UK Prime Minister Rishi Sunak said the strikes were helping degrade the Huthis' ability to launch attacks on ships
The prime minister has claimed that the burden on hard-pressed households is "starting to ease". AFP News

Rishi Sunak has attempted to play down his £1000 Rwanda bet with Piers Morgan after it received political backlash.

The Prime Minister claimed he was "not a betting person" and said he was "taken by surprise" when he agreed to make a £1,000 wager over his Rwanda policy, during a live interview with Piers Morgan.

However, he stopped short of calling his decision to shake hands with the TalkTV host a "mistake".

Morgan had expressed doubts over whether the government's controversial Rwanda policy would succeed before he offered to put money into it.

"I'll bet you £1,000 to a refugee charity [that] you don't get anybody on those planes before the election."

Shaking hands with the presenter, Mr Sunak said: "I want to get people on the planes."

Speaking on BBC Radio 5 Live today, the prime minister said he was trying to convey his "absolute commitment" to the policy, and dismissed suggestions that it demonstrated he did not understand the financial pressures facing ordinary households.

The bet, which will go to charity, exceeds the £900 cost-of-living payments paid to eligible households on means-tested benefits.

Labour said it showed he was "totally out of touch with working people".

Liberal Democrat Deputy Leader Daisy Cooper said: "Most people when they are hit with a surprise £1,000 bill worry about how they are going to make their next mortgage payments or put food on the table for their children.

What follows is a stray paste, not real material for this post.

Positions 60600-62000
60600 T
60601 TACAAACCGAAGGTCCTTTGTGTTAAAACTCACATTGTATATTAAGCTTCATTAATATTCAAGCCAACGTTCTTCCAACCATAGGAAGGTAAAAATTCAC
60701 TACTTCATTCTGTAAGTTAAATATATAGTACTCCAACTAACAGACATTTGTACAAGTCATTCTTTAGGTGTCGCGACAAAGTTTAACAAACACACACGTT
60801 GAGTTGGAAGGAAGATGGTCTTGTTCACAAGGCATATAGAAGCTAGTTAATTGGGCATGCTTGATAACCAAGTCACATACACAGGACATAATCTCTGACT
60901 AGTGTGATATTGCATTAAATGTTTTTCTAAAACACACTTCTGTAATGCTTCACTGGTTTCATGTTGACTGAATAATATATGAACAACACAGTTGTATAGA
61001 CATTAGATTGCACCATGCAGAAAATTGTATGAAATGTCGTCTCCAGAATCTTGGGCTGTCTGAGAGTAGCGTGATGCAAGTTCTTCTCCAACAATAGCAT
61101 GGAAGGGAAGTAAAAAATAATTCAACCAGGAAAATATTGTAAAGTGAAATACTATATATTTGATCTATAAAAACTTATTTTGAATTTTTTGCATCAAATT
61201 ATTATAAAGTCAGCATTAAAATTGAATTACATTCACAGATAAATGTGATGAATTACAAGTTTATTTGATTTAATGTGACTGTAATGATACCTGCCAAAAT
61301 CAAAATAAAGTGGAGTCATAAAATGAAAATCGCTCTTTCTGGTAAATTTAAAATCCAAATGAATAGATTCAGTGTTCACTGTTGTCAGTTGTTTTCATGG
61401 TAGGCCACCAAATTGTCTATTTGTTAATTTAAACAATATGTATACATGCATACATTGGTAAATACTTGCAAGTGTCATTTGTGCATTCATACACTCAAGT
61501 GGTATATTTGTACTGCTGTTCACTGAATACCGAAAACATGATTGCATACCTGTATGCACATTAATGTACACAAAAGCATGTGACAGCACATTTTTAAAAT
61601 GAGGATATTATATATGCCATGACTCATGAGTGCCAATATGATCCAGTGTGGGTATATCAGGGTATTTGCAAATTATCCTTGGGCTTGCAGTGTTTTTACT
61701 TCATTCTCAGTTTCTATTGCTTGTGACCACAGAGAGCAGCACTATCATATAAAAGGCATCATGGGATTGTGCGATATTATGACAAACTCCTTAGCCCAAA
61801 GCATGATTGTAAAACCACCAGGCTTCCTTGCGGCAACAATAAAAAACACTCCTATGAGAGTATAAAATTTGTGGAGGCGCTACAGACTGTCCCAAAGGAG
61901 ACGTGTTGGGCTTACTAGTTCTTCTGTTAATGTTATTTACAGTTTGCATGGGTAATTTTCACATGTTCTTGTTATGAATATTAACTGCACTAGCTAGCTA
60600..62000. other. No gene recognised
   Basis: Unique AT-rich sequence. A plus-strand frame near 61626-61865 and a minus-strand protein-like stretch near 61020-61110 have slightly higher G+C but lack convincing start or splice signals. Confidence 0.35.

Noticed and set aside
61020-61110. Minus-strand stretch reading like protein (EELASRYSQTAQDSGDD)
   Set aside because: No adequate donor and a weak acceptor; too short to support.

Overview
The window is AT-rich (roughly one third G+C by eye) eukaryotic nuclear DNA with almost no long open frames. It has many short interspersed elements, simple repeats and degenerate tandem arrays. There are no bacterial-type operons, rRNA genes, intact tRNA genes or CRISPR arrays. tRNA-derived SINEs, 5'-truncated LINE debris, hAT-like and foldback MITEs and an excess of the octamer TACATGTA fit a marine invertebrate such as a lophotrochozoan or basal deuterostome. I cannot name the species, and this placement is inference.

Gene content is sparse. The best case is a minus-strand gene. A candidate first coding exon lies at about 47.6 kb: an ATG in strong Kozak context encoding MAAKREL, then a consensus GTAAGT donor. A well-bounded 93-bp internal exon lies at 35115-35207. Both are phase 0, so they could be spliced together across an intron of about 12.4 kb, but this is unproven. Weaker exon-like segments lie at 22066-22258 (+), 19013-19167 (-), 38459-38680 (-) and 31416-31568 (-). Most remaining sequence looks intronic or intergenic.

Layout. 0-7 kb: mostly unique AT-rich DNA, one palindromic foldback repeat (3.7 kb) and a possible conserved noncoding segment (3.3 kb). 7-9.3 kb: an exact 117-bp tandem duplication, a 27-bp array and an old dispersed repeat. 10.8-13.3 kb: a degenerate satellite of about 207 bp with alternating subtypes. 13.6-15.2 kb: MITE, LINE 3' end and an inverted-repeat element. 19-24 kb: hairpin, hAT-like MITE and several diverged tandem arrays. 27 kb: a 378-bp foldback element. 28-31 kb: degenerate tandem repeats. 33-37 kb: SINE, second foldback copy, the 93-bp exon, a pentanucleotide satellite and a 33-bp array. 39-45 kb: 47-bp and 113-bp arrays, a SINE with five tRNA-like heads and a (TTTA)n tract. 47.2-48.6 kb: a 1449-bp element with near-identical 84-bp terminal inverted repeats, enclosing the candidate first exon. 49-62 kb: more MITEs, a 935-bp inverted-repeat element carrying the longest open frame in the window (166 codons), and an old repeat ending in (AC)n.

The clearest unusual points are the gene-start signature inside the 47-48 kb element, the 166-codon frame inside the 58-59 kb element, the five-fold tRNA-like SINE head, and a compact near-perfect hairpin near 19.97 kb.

"Instead, the prime minister does not even register the significance of that amount of money. Out of touch does not even begin to describe Sunak."

The SNP said it had reported Mr Sunak for a potential breach of ministerial rules over the "grotesque" bet.

The party's Cabinet Office spokeswoman, Kirsty Blackman, has written to the PM's independent adviser on ministers' interests, Sir Laurie Magnus, and Cabinet Secretary Simon Case, calling for an investigation into whether Mr Sunak broke the Ministerial Code.

In her letter, she pointed to rules that state ministers should ensure no conflict appears to arise between their public duties and private interests, and that they should not accept any gift which could appear to compromise their judgement or place them under an improper obligation.

The Rwanda Plan is currently in the final stage of passage to being passed as a Bill.

But the House of Lords, Britain's unelected upper house of parliament inflicted a blow to the government's controversial plan by voting to delay ratification of the treaty with Kigali.

The decision was a disappointment for Prime Minister Rishi Runak, who had urged the House of Lords to pass the plan, saying it was the will of the people.

A majority of peers – 214 against 171 – voted to delay ratification of the Rwanda treaty until the British government has demonstrated that Rwanda is a safe country for migrants who would be deported there.

And Sunak was handed a fresh setback for his Rwanda plan after the ECHR declared that it breached International Law.

The president of the European Court of Human Rights (ECHR), Síofra O'Leary, said that "there is a clear legal obligation" for states to comply with orders from the Strasbourg court.

Senior judge Ms O'Leary said the UK "has always complied with rule 39 measures", except in one very particular case, and has "publicly declared the need for other states to comply with rule 39 indications".

She is referring to The UK previously urging Vladimir Putin's Russia to abide by a 2021 measure concerning the release of opposition leader Alexei Navalny.

Last year, Sunak pledged to "stop the boats", one of his five promises after being appointed Prime Minister.

However, the plan has been stalled by legal challenges, with no deportation flights taking off yet.